By the time South African schools reopen, the biggest issue is not going to be how to salvage an academic year, but how to get learners to return to school in the first place. Far more than just learning is at stake.

President Cyril Ramaphosa’s announcement on the evening of 23 July 2020 that schools would once again be closed came as a painful reminder of this government’s shockingly poor prioritisation and understanding of education.

Many of us are fully aware of the dire impact of the pandemic on all sectors and aspects of global societies and communities. Nothing could have prepared us for what the world is currently facing.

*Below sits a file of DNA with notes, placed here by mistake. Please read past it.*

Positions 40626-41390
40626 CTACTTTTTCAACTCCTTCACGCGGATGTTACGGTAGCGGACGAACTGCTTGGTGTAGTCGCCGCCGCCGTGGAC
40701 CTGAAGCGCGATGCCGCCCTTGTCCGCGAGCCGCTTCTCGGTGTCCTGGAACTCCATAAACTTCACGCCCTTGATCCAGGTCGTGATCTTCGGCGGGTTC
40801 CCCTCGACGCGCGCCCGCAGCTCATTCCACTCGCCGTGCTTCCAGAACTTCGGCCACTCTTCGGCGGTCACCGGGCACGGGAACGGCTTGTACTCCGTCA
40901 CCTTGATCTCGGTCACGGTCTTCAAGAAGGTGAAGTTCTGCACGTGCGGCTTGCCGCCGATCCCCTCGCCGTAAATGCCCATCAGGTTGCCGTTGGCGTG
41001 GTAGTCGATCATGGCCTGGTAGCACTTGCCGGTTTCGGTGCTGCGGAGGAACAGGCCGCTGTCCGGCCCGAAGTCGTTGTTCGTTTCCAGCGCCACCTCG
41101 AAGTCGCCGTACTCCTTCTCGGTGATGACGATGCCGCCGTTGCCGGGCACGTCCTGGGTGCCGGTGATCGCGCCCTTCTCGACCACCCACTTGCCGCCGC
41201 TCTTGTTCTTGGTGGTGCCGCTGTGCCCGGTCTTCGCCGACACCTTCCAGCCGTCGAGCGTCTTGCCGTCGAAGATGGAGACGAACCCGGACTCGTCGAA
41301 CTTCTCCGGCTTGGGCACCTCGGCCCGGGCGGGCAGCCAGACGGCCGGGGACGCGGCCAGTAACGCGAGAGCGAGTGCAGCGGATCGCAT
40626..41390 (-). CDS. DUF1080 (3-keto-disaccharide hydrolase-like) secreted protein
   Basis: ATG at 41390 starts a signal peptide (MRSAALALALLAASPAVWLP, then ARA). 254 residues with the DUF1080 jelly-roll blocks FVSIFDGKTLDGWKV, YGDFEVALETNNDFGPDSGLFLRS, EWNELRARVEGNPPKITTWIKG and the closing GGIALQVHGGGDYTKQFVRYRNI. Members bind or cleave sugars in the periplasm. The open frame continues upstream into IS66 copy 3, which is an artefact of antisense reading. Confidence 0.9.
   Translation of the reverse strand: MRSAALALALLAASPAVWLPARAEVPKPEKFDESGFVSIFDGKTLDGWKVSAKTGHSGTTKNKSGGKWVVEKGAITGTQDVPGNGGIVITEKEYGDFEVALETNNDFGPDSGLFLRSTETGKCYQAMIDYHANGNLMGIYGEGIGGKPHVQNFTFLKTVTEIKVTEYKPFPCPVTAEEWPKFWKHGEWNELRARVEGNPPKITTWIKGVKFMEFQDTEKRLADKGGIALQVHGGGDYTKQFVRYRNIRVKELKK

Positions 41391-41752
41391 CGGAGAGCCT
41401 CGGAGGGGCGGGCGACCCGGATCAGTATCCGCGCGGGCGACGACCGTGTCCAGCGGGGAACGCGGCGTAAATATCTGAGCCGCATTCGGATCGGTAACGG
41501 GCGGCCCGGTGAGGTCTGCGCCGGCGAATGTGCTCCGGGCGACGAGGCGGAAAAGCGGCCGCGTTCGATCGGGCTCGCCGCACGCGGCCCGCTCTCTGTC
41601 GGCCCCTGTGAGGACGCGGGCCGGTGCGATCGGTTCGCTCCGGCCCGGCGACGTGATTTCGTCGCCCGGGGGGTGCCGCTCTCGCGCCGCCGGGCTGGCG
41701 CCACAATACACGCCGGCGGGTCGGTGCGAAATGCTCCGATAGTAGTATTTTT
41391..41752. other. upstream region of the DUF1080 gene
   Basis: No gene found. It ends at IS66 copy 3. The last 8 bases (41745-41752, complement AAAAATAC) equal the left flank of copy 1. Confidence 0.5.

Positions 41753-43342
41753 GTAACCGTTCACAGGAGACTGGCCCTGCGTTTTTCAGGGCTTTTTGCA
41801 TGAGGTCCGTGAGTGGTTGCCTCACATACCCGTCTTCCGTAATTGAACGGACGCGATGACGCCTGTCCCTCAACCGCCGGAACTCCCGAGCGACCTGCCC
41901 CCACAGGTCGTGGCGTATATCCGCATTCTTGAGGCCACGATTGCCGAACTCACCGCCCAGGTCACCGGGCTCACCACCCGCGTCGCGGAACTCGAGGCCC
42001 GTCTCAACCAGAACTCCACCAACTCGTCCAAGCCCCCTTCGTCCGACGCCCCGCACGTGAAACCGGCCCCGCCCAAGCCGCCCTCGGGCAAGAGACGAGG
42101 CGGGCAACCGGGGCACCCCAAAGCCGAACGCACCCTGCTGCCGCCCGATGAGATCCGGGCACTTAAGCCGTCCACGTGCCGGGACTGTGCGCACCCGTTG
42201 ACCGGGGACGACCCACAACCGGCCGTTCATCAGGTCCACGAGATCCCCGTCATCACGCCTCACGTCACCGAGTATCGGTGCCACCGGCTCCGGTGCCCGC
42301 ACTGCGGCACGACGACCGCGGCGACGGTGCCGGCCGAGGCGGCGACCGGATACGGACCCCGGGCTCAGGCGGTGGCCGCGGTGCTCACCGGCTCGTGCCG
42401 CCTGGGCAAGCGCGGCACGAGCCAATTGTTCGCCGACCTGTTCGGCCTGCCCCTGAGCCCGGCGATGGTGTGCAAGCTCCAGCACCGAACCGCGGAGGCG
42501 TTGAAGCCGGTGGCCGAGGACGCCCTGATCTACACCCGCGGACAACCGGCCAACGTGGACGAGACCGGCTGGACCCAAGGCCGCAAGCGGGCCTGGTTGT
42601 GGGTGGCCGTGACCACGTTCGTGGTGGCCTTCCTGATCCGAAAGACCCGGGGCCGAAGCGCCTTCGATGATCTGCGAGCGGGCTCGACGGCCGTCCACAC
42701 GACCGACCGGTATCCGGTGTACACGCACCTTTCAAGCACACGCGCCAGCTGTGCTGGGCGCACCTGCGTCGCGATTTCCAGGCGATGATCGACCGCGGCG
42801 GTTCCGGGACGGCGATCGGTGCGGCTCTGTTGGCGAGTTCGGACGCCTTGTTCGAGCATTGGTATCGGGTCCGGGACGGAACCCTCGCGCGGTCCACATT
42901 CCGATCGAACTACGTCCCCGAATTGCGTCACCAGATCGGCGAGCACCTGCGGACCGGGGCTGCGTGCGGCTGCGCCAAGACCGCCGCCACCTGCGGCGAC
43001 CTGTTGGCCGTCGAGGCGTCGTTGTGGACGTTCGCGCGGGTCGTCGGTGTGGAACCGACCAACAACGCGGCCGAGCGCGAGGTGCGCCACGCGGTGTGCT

Yet, even under unpredictable and challenging circumstances, citizens have the right to expect leadership and sound judgment from those who have been elected into power. Ramaphosa’s latest highly unconvincing announcement is the continuation of an ongoing broken narrative in this sector.

Despite a litany of policies which were meant to address desperately needed educational reform, our education system continues to be defined not only by wholly inadequate and, at times, disgraceful educational facilities and resources, but also a questionable curriculum, unqualified and underqualified teachers, high learner attrition, overcrowded classrooms, high…

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